INTERVIEWS: ‘I can’t even afford to eat any more’

Three migrant workers say there is little hope that the Year of the Dragon will bring prosperity in its train.
By Wang Yun for RFA Mandarin
INTERVIEWS: ‘I can’t even afford to eat any more’ Carrying his belongings, a migrant worker leaves a village to catch his transportation on the outskirts of Beijing, Feb. 6, 2024.
(Andy Wong/AP)

Despite the atmosphere of prosperity, optimism and celebration running through state broadcaster CCTV’s Lunar New Year programming, three migrant workers told RFA Mandarin that their economic prospects look bleak going into the Year of the Dragon, citing closing factories, unpaid wages and a general lack of confidence.

“Yezi Nong”: struggles just to get paid

It’s the first day of the Year of the Dragon, and 29-year-old crane operator Yezi Nong has just gotten paid. One paycheck only landed after crane-workers staged a half-day strike ahead of the Lunar New Year festivities.

The other came through at the last minute from a job in Shanghai that lasted a couple of months and netted Yezi, who asked to be identified by a pseudonym for fear of reprisals, around 12,000 yuan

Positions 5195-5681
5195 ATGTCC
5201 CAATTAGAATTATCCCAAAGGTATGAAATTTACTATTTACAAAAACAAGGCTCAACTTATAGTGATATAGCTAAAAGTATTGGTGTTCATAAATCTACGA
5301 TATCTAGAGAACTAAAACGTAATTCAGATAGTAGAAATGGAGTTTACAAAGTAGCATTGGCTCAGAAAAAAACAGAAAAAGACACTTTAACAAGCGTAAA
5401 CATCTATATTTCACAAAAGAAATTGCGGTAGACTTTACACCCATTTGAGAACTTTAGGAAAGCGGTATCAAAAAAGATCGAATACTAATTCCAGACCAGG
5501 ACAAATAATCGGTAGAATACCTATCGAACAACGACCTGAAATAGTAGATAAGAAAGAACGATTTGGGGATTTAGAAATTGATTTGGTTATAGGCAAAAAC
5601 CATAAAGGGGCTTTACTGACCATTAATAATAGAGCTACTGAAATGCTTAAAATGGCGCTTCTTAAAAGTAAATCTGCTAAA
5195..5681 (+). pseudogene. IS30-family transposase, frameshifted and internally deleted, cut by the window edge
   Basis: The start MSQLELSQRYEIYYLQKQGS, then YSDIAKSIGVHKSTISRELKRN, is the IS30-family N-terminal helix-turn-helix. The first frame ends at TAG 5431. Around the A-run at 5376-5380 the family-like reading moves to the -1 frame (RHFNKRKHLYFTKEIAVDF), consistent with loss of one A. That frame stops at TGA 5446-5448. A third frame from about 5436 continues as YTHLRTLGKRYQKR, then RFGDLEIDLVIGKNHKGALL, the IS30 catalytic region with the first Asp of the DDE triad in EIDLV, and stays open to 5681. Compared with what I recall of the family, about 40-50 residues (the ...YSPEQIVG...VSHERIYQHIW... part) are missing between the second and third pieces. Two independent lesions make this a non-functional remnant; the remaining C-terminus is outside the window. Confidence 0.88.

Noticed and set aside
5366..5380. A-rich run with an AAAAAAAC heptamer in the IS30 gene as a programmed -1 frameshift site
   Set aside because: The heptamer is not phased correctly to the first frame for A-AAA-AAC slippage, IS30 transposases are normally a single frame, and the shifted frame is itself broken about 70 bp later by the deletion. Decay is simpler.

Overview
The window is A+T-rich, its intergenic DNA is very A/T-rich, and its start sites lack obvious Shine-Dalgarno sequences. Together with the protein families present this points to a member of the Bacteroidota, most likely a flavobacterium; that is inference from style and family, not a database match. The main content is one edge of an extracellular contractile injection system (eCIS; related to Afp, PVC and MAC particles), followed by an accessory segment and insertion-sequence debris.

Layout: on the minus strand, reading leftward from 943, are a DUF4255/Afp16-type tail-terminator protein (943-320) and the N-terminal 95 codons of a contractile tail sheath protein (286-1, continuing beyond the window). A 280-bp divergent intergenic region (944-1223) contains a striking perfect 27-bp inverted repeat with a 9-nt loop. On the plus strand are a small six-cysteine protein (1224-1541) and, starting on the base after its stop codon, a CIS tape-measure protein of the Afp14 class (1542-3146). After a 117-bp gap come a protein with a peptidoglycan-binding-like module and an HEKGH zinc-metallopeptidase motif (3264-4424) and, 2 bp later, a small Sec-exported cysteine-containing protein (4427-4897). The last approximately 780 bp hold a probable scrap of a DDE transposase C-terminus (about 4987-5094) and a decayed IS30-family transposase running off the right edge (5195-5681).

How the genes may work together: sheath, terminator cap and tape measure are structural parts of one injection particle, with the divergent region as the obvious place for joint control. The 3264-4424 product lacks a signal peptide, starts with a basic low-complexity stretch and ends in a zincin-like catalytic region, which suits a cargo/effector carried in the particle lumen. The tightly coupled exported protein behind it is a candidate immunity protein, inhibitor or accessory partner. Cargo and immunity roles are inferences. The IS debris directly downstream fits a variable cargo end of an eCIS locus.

But Yezi isn’t happy. Work is scarce in the economic downturn, and China’s migrant workers are increasingly having to protest, strike and even fight for the wages they do earn.

“Why do they do this? I don’t think they have wage arrears in Hong Kong and Macau,” he said. “It’s infuriating – I can’t even afford to eat any more.”

Unpaid wages are currently the leading cause of industrial disputes across China, according to the Hong Kong-based China Labour Bulletin.

Yezi, who has previously worked in Shanghai, Beijing and Guangzhou, is now unwilling to look for work in such expensive cities.

“Living in Guangzhou means paying for stuff every day, which I can’t afford,” Yezi said. “I daren’t just travel around without a care any more – every move I make costs money.”

Migrant workers stand near signs advertising their skills as they wait by a street to be hired in Shenyang, in northeastern China’s Liaoning province, Feb. 6, 2023. (AFP)

Yezi is hoping that a friend of his in Hong Kong can get him work there.

“Things aren’t up to standard [here],” he said. “They won’t pay you. Every year, there are migrant workers demanding their wages. It’s not like that in Hong Kong and Macau.”

“Must Make More Money”: help me and my family get out of China

“Must Make More Money” has been taking casual work wherever he can find it over the past few years. His wife works in a trading company.